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Some London Notes: Television, Marriage, Literature

London.

Television and the air Locarno have been vigorous competitors for the lion’s share of the public attention here—with the former probably in the lead. The first national television broadcast service will start in London this Fall.

In a huge front-page spread (in New York it would be considered sensational treatment of a story but in staid London it is customary) the Daily Express calls the announcement of television broadcasting a “crown of triumph for four men who have for years been striving in secret to find the key to this scientific riddle.”

The four men are John L. Baird, pioneer television inventor; I. Schoenberg, “mystery man” who perfected the system of ultrashort-wave television tranmission; Isadore Ostrer, Jewish film magnate, and David Sarnoff of New York.

Sarnoff, the Express describes as “the Mussolini of American radio.” It tells of his rise from a $15-a-week job as a wireless operator to the presidency of the Radio Corporation of America and reveals that he came to London in 1933 and gave orders for the construction of two secret television research laboratories.

Of Ostrer, the Express says that he sank $250,000 into the Baird system in three years and took the Baird company out of the hands of the speculators. “He is now confident that he has found at last the secret of instantaneous television.” Ostrer is the head of the Gaumont film combine.

An amusing little cat-and-dog fight is being waged here between the Mosley Fascists and the radically anti-Semitic Fascists headed by the blood-and-thunder Mr. Leese. The latter is somewhat handicapped because he can only attend to Mosley in the odd moments he has in his ferocious attack on the Jews.

Mr. Leese is the outstanding English exponent of the Madagascar solution of the Jewish question—but he goes further than the original Nazi proponents of the theory in that he wants to force the Jews to pay for their island prison and he specifies that they must pay well.

Leese publishes a weekly paper called the Fascist. It is about equally divided between attacks on the Jews and attacks on Mosley whose Blackshirt organization is away ahead of the bellicose British adherent of Hitler in numbers, finances and popularity. The Jewish section of the paper mainly reprints Herr Streicher’s outbursts from Der Stuermer and the well-known Nazi “news service,” Welt Dienst.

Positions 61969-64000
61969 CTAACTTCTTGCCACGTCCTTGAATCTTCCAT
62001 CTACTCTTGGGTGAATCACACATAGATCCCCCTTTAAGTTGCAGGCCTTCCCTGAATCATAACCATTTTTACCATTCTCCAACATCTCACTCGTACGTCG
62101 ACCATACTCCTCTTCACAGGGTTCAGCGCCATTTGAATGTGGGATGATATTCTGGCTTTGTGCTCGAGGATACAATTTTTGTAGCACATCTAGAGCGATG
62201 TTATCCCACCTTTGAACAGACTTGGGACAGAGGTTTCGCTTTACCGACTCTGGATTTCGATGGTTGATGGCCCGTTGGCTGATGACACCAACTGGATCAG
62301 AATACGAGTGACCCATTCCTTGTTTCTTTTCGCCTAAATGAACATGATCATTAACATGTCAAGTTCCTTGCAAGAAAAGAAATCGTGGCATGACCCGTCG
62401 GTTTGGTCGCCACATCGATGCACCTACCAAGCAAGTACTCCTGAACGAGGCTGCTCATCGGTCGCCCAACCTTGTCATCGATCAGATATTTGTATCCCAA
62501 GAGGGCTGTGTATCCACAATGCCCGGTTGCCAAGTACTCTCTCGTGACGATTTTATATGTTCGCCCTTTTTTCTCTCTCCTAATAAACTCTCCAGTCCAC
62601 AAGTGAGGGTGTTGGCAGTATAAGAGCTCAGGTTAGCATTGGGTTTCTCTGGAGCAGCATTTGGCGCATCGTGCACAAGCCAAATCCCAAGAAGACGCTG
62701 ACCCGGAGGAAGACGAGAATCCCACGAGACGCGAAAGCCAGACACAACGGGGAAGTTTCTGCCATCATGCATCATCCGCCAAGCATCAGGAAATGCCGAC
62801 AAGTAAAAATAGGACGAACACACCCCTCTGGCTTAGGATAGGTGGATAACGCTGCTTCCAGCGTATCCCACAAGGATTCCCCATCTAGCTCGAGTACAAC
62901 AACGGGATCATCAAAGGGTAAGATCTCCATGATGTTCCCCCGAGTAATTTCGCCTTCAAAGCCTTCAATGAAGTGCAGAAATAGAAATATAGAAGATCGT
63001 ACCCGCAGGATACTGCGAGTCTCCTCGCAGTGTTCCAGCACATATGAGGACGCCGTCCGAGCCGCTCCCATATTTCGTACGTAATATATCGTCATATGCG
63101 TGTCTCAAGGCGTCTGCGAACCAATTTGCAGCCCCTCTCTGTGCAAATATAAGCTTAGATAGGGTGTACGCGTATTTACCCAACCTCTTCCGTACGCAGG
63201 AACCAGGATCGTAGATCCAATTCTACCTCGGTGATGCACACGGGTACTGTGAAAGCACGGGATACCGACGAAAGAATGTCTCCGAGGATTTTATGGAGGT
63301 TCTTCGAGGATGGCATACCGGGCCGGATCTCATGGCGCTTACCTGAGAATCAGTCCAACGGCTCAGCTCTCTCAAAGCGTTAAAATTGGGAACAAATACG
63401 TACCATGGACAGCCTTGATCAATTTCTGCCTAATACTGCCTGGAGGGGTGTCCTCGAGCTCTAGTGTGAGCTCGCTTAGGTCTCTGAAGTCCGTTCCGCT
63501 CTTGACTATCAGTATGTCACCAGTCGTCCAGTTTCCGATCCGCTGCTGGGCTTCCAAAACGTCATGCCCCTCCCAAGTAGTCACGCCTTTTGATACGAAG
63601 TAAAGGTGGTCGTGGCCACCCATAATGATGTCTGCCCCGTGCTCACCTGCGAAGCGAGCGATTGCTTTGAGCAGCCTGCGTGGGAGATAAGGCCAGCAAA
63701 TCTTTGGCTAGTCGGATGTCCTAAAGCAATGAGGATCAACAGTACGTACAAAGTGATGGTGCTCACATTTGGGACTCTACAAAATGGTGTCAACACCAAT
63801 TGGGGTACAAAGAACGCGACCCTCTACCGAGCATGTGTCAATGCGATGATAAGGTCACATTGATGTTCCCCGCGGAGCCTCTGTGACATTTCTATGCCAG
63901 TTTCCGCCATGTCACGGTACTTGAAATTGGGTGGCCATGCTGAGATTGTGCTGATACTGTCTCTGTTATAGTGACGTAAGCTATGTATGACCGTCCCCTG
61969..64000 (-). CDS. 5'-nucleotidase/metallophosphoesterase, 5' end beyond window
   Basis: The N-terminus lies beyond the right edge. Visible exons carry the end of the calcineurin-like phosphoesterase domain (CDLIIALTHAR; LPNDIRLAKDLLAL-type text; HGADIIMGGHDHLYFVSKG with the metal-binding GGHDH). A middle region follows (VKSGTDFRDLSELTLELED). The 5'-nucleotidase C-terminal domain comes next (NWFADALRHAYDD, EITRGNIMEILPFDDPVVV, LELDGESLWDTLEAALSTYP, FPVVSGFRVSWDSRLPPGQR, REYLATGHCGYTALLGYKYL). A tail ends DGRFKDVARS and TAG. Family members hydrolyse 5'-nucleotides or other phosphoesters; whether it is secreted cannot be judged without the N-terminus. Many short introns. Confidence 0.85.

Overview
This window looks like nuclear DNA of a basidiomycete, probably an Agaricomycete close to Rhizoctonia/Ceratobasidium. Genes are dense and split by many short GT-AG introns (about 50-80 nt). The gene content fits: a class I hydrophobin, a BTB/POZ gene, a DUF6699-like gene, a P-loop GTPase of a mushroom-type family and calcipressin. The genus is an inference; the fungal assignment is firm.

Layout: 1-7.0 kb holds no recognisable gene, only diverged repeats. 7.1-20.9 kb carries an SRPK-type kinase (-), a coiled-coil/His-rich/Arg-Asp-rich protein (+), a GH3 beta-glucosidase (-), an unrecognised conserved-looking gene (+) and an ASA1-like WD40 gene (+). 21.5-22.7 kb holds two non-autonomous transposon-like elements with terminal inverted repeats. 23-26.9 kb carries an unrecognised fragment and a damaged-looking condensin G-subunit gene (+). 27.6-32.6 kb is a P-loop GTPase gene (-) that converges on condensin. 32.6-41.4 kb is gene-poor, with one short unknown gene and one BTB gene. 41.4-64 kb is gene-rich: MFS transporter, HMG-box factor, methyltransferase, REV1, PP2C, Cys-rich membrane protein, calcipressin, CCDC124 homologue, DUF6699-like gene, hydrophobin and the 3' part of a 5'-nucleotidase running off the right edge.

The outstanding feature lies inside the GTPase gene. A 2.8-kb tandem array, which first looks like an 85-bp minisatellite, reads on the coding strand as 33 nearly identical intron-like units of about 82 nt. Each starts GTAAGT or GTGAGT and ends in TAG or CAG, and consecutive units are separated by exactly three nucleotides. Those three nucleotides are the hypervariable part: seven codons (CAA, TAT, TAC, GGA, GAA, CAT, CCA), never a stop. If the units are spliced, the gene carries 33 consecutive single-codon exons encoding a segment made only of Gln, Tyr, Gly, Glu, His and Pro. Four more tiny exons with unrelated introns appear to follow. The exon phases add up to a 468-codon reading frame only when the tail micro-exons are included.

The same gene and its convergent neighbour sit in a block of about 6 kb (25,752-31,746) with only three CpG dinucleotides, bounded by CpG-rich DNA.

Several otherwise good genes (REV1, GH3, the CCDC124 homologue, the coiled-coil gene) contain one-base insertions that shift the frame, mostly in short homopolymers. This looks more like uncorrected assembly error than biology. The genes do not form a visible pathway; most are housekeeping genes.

The London papers reported at length this week on the state of the American Jewish marriage mart. Their correspondents found it in the throes of a belated depression with many offers but no takers.

Not so in London. The marriage agents, as they are called here, report much activity at five per cent commission. The standards set by their young male clients are high—brides of good family, high intelligence, attractive appearance and sizeable dowry.

As in New York, doctors are preferred clients. Parents seeking husbands for their daughters give the medical men as first choice. Other professional men and established business men, of course, also are high in the ratings.

A number of matches by professional agents are made without the couple being aware of professional influences at work in determining their fate. The agents pose as friends of the family, arrange introductions and frequently only have to let nature take its course.

Dean of the marriage agents in London is Mr. A. Frischman, who occupies a tiny, two-room office in an almost undiscoverable lane near East End. His wife, who has been assisting him in his endeavors during the past two years, finds the work fascinating. “All our marriages have been happy,” she says. “We’ve been lucky.”

Stefan Zweig astonished all his friends here by his abrupt return from the United States. He had not been expected before the end of the month. He spent a few days here and dashed off to Salzburg. He isn’t particularly fond of New York, preferring a more leisured existence than that city offers. On the boat coming back, he wrote an essay on the Jewish question which may or may not see the light of day depending on how he feels about it later.

Leo Lania, the brilliant young German Jewish refugee whose latest novel, “Land of Promise,” was highly praised both here and in New York, is at work on another book. He hopes to visit New York in the near future.

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